McLaren announced the return of Fernando Alonso and retained Jenson Button for the 2015 Formula One season on Friday, giving the British team a lineup of former champions at the start of its restored partnership with Honda.
Danish driver Kevin Magnussen was dropped after one season and will be the team’s test and reserve driver.
Alonso’s departure from Ferrari after five seasons and return to his former team was widely expected. The Spanish driver, a two-time champion, had already been replaced at Ferrari by four-time champion Sebastian Vettel.
Alonso said McLaren’s reunion with the Honda engine – a combination that ruled F1 between 1988-92 – was a key factor in his decision.
“Let the legend return: That is our challenge,” Alonso said in a statement.
It was a straight choice between Button and Magnussen to be McLaren’s other driver, with the Briton retained after outscoring Magnussen 126-55 in the 2014 season.
Button, who won the driver’s title in 2009 with Brawn, heads into his sixth year with McLaren and 16th year in F1 – making him the most experienced driver on the grid.
The 34-year-old Button was out of contract and the uncertainty over his future at McLaren had opened his eyes to other possibilities, with speculation he could join former F1 driver Mark Webber on the World Endurance Championship or drive in the Le Mans 24 Hours.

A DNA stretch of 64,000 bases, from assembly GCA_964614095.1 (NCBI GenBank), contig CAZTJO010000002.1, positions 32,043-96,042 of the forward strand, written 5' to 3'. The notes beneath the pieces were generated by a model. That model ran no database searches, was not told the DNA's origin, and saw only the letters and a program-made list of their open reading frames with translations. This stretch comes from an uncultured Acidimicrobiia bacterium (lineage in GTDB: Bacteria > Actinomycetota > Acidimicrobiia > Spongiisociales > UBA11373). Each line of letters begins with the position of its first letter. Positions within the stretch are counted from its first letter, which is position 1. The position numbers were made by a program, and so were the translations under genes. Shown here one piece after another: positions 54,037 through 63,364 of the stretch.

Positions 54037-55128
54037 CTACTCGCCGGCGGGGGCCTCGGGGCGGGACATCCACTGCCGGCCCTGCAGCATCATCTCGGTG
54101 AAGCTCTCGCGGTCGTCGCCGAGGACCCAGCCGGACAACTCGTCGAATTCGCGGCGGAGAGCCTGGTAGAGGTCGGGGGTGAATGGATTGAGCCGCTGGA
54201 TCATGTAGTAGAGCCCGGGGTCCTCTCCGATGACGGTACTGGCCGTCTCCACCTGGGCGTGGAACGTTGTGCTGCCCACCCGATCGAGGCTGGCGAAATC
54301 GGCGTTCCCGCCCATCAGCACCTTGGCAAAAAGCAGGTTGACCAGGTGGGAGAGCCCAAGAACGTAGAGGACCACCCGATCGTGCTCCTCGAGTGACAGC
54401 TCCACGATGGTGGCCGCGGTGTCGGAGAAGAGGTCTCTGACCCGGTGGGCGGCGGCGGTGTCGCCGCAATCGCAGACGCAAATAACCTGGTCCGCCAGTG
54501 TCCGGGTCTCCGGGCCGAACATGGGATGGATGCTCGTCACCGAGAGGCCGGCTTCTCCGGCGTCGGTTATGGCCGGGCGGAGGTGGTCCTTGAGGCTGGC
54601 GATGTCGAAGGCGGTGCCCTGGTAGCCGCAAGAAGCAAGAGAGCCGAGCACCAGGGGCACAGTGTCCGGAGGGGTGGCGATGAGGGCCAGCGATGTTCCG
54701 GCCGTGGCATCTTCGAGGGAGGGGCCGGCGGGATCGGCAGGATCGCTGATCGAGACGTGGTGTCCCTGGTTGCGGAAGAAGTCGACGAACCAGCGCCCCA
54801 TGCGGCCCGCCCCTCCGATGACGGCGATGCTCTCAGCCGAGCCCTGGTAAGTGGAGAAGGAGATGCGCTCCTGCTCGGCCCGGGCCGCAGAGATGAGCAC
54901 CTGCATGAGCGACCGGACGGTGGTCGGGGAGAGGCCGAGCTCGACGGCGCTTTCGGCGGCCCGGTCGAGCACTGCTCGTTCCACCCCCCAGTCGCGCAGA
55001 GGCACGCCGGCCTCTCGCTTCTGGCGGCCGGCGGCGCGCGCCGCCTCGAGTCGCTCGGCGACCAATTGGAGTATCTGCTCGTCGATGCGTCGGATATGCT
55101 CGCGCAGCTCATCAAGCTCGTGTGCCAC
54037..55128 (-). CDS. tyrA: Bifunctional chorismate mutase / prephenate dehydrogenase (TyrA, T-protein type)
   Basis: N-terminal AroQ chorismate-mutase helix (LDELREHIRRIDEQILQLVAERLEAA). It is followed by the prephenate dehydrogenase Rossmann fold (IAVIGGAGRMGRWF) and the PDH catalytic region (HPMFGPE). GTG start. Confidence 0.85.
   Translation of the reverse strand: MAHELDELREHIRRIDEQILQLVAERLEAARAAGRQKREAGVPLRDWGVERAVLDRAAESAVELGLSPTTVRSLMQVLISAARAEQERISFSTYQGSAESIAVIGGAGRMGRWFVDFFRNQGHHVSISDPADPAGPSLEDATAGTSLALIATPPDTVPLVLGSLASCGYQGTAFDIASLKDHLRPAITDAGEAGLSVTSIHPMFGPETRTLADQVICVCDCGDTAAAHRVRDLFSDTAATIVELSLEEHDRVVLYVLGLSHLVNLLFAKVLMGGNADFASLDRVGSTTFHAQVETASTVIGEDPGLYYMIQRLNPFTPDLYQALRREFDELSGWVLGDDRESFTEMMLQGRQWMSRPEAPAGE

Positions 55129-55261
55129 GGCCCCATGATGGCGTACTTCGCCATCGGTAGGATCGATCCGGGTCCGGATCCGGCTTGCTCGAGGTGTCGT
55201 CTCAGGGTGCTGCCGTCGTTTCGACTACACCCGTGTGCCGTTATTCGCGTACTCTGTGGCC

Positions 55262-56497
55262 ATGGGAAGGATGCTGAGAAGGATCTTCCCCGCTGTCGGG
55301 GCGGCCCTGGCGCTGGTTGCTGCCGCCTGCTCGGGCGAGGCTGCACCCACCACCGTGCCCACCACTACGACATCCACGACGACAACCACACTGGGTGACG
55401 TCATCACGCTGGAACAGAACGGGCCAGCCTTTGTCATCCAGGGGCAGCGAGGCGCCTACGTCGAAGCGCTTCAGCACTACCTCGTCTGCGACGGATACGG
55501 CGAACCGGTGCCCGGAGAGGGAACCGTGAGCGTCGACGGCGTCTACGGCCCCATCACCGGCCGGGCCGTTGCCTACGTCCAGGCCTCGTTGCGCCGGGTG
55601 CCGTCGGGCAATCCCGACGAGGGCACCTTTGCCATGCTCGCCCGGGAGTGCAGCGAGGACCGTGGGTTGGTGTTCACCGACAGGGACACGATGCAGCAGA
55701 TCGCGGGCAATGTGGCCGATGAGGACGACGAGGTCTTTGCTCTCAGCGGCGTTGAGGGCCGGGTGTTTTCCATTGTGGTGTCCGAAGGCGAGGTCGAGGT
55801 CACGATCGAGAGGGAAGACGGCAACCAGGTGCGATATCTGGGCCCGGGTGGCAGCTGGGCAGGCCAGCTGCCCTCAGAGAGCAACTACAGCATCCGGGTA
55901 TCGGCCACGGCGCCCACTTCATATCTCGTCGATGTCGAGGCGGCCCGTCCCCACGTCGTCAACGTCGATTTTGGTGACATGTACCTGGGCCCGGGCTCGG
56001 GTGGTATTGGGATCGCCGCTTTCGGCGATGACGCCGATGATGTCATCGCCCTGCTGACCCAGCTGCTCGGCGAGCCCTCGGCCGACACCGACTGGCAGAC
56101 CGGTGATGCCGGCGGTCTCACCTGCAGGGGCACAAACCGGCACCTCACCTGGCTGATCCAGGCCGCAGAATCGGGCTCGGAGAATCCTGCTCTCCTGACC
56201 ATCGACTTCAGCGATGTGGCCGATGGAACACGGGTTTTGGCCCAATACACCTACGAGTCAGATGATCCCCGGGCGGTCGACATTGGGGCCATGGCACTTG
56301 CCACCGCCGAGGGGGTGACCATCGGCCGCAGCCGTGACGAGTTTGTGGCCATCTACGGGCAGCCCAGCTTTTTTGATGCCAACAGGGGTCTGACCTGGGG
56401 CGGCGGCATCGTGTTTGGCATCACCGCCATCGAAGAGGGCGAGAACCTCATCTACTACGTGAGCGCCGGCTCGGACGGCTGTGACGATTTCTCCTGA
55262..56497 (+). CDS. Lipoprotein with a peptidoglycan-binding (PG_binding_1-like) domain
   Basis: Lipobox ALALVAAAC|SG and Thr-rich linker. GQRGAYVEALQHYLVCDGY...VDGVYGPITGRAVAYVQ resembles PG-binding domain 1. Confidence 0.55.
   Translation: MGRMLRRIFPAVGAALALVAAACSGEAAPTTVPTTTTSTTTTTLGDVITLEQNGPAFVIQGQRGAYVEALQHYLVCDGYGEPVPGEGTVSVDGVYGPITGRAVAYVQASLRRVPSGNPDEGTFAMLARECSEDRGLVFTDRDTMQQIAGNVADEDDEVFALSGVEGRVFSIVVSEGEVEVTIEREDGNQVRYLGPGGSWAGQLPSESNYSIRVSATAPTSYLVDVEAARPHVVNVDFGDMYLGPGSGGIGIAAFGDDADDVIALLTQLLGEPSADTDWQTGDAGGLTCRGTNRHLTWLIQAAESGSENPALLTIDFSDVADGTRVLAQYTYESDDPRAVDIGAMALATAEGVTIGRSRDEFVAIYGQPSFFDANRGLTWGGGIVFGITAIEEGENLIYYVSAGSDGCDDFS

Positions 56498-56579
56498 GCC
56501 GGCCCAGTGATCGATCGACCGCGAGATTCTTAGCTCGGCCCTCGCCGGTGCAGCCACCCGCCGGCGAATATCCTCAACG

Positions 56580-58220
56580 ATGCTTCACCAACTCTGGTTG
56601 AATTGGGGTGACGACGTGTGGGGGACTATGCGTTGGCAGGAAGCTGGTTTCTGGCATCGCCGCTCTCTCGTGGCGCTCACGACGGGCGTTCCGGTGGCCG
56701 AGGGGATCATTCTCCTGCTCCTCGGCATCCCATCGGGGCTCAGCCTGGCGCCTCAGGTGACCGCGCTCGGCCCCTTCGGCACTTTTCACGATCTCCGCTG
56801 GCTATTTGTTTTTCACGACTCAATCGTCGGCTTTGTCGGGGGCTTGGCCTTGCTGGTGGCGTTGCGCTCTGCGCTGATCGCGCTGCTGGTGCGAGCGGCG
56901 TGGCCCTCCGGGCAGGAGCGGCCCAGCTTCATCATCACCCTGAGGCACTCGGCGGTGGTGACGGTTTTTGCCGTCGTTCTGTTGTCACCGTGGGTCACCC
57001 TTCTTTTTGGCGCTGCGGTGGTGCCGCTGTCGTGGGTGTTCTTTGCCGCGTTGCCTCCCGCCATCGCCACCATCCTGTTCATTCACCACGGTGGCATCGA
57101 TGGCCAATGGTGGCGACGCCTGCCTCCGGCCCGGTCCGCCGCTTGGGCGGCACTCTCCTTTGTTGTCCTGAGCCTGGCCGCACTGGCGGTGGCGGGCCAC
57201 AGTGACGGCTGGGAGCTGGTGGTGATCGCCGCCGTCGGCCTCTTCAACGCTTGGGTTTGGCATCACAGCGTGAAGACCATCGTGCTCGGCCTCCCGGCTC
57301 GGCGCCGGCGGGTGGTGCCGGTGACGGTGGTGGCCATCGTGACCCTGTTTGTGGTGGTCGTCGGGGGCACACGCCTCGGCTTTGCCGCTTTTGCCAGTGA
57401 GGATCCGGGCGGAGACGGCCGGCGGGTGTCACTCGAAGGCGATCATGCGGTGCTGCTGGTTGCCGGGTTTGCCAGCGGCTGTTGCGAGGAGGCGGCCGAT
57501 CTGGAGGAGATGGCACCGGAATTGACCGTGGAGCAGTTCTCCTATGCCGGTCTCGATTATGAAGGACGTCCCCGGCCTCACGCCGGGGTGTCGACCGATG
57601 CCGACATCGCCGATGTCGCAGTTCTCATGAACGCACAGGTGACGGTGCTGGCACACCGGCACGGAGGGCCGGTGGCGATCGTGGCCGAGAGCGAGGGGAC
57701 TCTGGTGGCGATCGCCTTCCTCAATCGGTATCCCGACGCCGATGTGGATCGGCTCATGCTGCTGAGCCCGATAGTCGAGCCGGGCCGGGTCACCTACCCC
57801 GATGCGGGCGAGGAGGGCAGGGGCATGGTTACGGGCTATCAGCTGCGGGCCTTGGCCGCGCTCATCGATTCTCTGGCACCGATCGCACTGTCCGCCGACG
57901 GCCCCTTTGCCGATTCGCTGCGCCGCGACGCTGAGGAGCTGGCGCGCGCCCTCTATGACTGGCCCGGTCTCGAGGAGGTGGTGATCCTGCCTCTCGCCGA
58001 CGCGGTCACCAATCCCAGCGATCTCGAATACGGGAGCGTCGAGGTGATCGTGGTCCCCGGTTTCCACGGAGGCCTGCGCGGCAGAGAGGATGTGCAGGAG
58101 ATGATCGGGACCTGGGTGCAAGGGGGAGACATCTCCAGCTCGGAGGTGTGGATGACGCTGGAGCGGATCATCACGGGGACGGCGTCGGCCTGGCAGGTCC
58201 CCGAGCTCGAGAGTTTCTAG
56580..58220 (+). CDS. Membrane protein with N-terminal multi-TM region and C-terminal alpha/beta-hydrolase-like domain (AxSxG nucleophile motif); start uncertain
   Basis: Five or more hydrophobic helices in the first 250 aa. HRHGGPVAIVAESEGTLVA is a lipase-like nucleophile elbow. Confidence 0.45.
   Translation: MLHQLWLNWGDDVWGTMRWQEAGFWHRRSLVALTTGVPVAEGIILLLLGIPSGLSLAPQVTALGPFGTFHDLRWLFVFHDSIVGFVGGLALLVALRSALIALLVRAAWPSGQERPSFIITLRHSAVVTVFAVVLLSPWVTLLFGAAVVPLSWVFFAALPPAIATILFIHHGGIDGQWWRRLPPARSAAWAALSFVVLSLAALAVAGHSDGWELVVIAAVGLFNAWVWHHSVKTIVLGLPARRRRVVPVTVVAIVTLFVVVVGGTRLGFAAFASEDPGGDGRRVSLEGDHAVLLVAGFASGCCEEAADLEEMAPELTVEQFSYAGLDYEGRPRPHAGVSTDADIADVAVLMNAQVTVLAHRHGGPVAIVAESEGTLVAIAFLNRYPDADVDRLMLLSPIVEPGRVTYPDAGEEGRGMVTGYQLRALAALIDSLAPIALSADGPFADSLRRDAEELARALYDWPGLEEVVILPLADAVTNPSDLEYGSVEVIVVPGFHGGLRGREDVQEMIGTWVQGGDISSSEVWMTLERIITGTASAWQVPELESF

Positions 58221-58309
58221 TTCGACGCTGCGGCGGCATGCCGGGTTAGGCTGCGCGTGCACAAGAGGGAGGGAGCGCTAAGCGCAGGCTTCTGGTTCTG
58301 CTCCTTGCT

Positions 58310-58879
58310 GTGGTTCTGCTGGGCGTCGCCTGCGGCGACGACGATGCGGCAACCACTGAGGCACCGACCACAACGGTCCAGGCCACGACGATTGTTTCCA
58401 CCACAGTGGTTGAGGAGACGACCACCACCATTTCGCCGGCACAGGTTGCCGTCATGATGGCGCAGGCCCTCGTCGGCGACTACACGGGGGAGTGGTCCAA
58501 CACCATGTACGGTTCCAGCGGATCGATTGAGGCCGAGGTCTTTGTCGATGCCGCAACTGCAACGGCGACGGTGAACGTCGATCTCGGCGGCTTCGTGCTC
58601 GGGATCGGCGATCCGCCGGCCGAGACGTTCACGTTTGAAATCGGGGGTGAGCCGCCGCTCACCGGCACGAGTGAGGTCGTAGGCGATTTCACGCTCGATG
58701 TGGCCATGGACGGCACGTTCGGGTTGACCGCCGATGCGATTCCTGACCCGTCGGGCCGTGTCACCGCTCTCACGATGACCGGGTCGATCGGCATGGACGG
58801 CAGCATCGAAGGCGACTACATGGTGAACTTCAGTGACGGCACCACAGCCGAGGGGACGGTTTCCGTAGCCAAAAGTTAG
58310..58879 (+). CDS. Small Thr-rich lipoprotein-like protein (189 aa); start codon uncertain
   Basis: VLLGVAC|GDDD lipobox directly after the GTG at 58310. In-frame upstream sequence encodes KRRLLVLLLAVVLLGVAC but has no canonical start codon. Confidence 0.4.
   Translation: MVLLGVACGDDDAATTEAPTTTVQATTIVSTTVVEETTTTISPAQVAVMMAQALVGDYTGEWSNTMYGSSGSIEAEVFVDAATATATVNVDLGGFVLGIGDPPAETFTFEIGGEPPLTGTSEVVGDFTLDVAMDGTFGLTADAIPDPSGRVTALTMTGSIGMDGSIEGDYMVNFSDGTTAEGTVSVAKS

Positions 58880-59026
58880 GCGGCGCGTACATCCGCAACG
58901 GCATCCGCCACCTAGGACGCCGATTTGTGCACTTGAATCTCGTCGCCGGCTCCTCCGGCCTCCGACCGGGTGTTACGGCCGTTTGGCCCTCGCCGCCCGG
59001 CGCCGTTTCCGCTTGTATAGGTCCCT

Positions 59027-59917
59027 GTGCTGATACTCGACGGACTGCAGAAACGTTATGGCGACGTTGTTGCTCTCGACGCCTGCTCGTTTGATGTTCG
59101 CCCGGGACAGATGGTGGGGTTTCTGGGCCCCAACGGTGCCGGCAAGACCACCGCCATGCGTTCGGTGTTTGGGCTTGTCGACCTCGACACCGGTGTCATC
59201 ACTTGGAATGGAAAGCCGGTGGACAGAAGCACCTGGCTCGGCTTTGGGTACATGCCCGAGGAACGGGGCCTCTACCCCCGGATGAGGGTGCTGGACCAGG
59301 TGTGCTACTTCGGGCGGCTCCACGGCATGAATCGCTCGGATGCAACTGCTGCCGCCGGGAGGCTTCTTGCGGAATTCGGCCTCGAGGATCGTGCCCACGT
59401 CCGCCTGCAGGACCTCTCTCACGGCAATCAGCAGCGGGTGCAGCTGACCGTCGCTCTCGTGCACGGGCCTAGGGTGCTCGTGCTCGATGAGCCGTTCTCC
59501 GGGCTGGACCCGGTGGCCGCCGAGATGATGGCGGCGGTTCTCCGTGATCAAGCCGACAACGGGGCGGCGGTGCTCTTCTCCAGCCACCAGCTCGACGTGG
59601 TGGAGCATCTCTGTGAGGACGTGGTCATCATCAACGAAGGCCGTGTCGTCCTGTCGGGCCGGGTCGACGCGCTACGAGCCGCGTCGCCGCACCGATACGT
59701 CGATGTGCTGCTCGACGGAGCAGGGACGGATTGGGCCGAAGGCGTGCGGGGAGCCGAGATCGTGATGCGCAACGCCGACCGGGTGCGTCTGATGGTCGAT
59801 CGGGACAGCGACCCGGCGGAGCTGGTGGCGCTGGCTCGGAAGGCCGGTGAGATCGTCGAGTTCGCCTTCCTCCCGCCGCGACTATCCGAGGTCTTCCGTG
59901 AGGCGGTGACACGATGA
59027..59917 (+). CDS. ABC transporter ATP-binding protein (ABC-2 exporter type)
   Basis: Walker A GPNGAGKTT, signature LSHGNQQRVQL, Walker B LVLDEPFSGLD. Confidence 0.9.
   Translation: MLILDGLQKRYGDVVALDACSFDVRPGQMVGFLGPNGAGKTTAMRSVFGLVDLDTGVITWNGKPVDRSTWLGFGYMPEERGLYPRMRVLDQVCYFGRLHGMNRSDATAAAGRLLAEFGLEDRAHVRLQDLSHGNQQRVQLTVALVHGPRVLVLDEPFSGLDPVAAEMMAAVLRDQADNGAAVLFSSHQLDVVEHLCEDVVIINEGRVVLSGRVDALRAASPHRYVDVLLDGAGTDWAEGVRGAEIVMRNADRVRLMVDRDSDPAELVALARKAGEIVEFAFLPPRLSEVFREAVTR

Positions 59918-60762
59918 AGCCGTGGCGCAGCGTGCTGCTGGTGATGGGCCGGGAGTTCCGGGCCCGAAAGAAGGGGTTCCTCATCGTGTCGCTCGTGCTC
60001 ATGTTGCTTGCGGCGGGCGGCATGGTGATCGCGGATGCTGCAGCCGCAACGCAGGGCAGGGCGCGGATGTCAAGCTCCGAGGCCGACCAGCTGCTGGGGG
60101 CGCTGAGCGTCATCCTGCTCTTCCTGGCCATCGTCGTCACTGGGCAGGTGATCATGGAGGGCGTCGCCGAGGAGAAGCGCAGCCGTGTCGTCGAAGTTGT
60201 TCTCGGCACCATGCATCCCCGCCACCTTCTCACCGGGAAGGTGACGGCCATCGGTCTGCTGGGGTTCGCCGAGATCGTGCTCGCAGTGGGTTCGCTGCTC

“I am very much looking forward to having a driver as fast and as experienced as Fernando as my teammate,” said Button, who was also runner-up to Vettel in 2011. “I am sure we will work extremely well together.”
McLaren was the final team to announce its driver lineup for 2015. It did not reveal the length of the contracts handed to Alonso and Button.
“Fernando and Jenson have started a combined total of precisely 500 grands prix between them – a mighty aggregate – and have won 47 of them,” said Ron Dennis, McLaren’s chairman and chief executive. “I can safely say, therefore, that we now have by an order of magnitude the best driver lineup of any current Formula 1 team.”
Alonso will look to revive his career after finishing sixth in last season’s drivers’ championship as Ferrari had its worst season in 21 years. He left McLaren at the end of 2007 after a breakdown in relations with Dennis, who was team principal at the time.
The BBC reported that Alonso’s deal is worth $40 million a year, which would make him the best-paid driver on the grid.
“I am joining this project with enormous enthusiasm and determination, knowing that it may require some time to achieve the results we are aiming for, which is no problem for me,” said Alonso, who added that he was contacted by McLaren more than a year ago.
The McLaren-Honda partnership brought the team eight titles (drivers and constructors) and 44 victories in 80 races between 1988 and ’92.